Another Crackdown By Authorities Resulted In 20 PMDs Confiscated; 1 Guy Even Knocked onto an Officer


For too long, people have been crying out:

“Stop those PMD users from wreaking havoc on our streets! Burn them at the stake!” PMD hater Iamanangelinthebedroom said.

“Yeah, hear, hear!” PMD hater Ilovedwaynejohnsonsabs echoed.

Alas, it seems that words fell on deaf ears, and the inconsiderate actions of our local PMD users continued to haunt the streets.

“Hah, you suckers should just stay home and suck from your milk bottles!” PMD User Wtfulookingat gloated.

But it all changed

In May last year, when the Active Mobility Act was introduced with a clear indication of speed limits and device specifications. All of a sudden, rules were imposed with an iron fist, and surveillance and enforcement operations were conducted on a near-routine basis.

“W-What’s this…” Wtfulookingat hesitated.


“This… is the retribution you so deserve pipsqueak,” PMD hater Iamanangelinthebedroom said.

“Yeah, hear, hear!” PMD hater Ilovedwaynejohnsonsabs echoed.

And to really drive home the potency of the Active Mobility Act

A three-day operation was conducted in Hougang, Telok Blangah and Tiong Bahru over the weekend, during which 20 PMDs were confiscated, and one collided with an enforcement officer.

“NOOOOOOOOOOOOO!” moaned Wtfulookingat.

“Let’s see how you get out of this one, you prick,” Iamanangelinthebed sneered. “Let’s see you drive on the road like it’s your Grandfather’s again… prick.”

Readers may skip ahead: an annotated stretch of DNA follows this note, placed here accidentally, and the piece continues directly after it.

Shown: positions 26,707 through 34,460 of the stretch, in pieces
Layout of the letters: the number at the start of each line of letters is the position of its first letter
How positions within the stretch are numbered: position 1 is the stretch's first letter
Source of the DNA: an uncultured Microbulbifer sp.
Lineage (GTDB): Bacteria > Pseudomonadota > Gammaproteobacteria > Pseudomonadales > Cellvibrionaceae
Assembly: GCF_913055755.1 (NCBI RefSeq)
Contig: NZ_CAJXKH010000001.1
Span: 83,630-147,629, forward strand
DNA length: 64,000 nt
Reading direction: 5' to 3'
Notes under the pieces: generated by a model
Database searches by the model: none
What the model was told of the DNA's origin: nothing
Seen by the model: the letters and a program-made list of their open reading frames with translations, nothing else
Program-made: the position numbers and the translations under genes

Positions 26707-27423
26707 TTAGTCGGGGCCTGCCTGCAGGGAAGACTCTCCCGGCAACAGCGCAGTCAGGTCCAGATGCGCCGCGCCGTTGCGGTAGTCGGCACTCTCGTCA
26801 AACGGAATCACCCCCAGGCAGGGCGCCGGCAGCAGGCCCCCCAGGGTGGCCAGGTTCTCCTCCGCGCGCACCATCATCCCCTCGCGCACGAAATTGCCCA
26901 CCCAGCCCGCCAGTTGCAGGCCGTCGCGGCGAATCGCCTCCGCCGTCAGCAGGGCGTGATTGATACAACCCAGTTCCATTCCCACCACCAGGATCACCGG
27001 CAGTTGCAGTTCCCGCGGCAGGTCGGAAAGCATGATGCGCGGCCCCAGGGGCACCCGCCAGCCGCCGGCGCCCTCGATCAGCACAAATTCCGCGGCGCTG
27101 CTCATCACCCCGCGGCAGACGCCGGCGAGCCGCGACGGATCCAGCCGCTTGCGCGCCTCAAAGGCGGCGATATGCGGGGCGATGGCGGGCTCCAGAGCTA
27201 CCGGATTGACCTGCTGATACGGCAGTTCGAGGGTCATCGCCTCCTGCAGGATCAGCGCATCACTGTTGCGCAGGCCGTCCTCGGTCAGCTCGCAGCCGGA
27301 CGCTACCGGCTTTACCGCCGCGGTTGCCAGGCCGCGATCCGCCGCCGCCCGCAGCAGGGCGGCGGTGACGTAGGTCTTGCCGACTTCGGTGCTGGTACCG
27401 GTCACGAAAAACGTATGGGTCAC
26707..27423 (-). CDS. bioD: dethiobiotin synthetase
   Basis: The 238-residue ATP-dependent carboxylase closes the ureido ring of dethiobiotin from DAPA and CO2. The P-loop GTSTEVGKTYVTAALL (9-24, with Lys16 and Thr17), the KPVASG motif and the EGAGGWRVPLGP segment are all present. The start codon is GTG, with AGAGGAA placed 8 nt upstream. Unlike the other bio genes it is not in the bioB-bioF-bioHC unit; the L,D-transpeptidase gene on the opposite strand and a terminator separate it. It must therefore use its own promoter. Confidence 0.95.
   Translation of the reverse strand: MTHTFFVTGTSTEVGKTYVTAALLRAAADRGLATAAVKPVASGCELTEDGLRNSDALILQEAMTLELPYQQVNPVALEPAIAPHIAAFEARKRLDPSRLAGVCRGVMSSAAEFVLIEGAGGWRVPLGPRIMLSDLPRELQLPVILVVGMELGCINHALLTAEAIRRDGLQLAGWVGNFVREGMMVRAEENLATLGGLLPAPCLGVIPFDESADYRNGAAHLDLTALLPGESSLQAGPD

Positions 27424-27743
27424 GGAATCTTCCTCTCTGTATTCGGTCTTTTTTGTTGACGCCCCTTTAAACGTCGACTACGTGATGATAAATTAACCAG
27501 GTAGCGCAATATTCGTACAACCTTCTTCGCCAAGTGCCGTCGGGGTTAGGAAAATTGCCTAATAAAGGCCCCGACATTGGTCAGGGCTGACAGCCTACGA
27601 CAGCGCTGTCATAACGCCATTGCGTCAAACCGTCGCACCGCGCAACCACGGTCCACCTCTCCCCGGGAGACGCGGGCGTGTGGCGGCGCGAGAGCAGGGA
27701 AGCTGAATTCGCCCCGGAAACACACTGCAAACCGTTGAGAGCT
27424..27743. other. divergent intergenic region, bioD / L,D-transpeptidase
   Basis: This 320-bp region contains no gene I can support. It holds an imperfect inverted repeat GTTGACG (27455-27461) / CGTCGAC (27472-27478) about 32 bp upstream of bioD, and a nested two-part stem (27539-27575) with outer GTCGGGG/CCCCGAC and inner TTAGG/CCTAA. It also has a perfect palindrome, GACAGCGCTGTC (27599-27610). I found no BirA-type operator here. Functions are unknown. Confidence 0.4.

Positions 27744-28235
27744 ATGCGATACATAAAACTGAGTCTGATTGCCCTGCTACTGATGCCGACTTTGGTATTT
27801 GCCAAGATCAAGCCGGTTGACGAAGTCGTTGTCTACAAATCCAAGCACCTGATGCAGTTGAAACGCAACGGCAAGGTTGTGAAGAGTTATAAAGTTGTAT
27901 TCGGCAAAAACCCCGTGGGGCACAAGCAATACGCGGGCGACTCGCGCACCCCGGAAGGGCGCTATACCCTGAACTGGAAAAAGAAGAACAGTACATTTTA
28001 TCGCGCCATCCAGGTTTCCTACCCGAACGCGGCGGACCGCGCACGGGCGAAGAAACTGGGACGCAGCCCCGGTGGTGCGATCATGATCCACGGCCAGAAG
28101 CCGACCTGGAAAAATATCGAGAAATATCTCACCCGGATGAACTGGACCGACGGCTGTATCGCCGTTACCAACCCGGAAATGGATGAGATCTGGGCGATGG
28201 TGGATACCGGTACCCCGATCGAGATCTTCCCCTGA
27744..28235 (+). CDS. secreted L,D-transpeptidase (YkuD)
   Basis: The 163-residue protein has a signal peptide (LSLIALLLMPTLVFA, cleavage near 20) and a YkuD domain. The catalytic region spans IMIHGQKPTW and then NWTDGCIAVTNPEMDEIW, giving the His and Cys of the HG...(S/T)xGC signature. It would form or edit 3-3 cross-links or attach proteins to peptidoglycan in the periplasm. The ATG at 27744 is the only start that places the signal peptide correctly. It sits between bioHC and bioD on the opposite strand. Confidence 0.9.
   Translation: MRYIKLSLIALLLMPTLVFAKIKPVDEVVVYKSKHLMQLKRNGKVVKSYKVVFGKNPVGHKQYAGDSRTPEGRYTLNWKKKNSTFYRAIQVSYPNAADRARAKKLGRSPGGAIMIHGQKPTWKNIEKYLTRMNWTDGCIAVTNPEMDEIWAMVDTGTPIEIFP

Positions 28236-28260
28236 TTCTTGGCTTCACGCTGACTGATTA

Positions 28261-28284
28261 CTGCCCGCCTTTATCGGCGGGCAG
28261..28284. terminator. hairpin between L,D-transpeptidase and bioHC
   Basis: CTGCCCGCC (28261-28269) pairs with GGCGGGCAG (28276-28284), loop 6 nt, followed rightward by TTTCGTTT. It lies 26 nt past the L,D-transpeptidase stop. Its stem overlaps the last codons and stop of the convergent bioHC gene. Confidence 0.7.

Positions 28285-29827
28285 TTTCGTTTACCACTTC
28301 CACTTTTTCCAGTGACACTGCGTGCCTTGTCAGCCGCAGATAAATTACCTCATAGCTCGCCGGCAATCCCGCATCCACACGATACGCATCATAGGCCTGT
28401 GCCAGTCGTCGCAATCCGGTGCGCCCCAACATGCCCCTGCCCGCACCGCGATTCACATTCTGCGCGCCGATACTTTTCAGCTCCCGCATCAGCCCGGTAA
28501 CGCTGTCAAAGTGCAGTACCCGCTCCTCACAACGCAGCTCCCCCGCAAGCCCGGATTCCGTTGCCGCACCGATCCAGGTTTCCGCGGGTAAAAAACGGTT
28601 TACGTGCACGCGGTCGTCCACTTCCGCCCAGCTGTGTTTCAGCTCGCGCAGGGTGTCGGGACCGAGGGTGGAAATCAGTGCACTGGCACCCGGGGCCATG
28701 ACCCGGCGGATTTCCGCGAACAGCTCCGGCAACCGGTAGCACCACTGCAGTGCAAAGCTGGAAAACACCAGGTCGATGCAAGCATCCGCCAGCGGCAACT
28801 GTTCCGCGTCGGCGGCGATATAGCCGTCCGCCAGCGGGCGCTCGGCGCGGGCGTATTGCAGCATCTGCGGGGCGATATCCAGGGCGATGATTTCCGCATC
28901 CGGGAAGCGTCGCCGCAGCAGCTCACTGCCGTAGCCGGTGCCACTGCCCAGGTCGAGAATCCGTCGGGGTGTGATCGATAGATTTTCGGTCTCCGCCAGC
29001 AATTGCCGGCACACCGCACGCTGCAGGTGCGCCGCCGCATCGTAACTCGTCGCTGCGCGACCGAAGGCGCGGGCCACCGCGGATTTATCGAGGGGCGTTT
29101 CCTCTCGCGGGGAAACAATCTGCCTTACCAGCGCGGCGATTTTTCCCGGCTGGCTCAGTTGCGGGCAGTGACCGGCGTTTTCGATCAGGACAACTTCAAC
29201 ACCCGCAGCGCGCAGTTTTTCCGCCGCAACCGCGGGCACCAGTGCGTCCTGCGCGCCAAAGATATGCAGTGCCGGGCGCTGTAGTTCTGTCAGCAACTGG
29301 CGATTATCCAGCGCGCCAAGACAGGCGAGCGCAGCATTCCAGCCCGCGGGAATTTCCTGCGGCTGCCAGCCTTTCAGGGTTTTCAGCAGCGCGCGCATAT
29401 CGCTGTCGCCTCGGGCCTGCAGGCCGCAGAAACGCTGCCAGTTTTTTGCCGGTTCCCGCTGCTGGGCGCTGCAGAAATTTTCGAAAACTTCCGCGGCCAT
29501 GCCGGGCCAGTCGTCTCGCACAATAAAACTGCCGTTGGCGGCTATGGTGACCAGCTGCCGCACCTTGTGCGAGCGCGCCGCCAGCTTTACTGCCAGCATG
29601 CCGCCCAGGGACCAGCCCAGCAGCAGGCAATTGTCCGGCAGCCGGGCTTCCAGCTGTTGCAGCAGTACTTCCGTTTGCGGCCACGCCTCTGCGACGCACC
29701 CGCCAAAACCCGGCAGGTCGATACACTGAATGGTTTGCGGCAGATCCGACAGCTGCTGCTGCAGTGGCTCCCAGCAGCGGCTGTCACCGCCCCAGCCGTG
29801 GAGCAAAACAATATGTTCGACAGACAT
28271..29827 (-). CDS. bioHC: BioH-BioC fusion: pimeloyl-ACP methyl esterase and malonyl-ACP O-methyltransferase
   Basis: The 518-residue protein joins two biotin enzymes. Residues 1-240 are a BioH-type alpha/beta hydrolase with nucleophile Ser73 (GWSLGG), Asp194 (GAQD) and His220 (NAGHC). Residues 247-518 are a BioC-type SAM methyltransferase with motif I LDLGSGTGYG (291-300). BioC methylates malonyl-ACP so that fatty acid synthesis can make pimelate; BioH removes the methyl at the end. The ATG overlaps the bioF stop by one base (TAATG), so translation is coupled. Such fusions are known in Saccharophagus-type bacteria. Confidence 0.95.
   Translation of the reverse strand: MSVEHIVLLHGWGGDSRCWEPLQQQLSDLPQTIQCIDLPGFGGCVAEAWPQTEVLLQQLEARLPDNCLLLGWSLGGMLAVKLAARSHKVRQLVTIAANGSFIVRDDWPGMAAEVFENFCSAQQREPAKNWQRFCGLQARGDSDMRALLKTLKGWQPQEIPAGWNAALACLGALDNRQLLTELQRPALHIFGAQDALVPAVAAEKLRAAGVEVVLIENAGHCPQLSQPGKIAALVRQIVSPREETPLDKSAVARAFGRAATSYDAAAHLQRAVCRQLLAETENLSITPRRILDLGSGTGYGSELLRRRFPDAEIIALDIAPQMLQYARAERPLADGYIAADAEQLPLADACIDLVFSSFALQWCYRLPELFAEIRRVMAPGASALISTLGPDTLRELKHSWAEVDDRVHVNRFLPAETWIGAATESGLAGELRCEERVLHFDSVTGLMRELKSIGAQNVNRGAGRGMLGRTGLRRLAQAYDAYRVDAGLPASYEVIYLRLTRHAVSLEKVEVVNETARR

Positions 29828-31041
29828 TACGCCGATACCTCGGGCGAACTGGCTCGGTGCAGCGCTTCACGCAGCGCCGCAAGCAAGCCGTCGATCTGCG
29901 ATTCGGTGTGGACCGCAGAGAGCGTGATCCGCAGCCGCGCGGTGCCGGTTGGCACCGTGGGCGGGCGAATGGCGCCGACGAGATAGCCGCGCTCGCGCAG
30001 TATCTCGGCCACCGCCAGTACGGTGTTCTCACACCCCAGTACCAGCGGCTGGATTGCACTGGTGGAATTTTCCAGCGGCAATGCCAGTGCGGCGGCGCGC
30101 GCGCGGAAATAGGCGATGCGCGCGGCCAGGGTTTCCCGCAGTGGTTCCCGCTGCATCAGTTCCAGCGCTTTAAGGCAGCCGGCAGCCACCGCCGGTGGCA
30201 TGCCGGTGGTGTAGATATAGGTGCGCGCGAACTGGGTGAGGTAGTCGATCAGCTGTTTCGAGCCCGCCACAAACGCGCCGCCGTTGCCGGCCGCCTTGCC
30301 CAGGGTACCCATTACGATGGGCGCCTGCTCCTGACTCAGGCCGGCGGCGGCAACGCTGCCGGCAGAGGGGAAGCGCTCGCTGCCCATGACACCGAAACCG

“Yeah, hear, hear!”


Over the weekend, more than 60 active mobility enforcement officers were deployed in the regions of Hougang, Telok Blangah and Tiong Bahru, in a three-day crackdown that saw 31 offences and the impoundment of about 20 PMDs.

The offences included the usage of non-compliant devices, riding on the wrong paths and faking the details of their e-scooters.

And Even Filed A Police Report

According to The New Paper, an LTA spokesman said that during the crackdown, they also filed a police report against a 17-year-old for speeding on his PMD, as well as knocking into an enforcement officer while attempting to flee.

Incidentally, the latest operation comes after one on 25 May, when officers caught on to 16 offences and impounded 10 PMDs across various locations.

And on 17 May, the officers collaborated with the police and National Parks Board in one of the largest enforcement operations in Punggol Town, during which they detected more than 20 offences and impounded 11 devices, one of which outweighed the weight limit by nearly three times.

Image: Land Transport Authority Facebook

Active Mobility Act

As mentioned earlier on, the Land Transport Authority (LTA) actually introduced the Active Mobility Act in May last year, a process that slapped clear rules on speed limits and device specifications.

In a forum letter to The Straits Times last month, Mr Kenneth Wong, LTA’s Director of the Active Mobility Group, stated that surveillance and enforcement operations are conducted regularly across around 600 locations island-wide to pinpoint and apprehend erratic riders.

Since the Act was introduced, 3,700 active mobility offences have also been detected from 1 May 2018 to 30 April 2019.


According to The New Paper, around 20 per cent of the offences relate to speeding, reckless driving and the use of PMDs on roads, and around 50 per cent pertain to device non-compliance.

Those found guilty of riding unregistered devices on public paths can be fined up to $5,000 and/or jailed for six months.

Further concerns

Just last month, questions were raised in Parliament regarding safety issues related to the usage of such devices.

A few Members of Parliament also called for them to be prohibited from footpaths and void deck spaces.

And honestly speaking?

I can’t help but concur with their calls.


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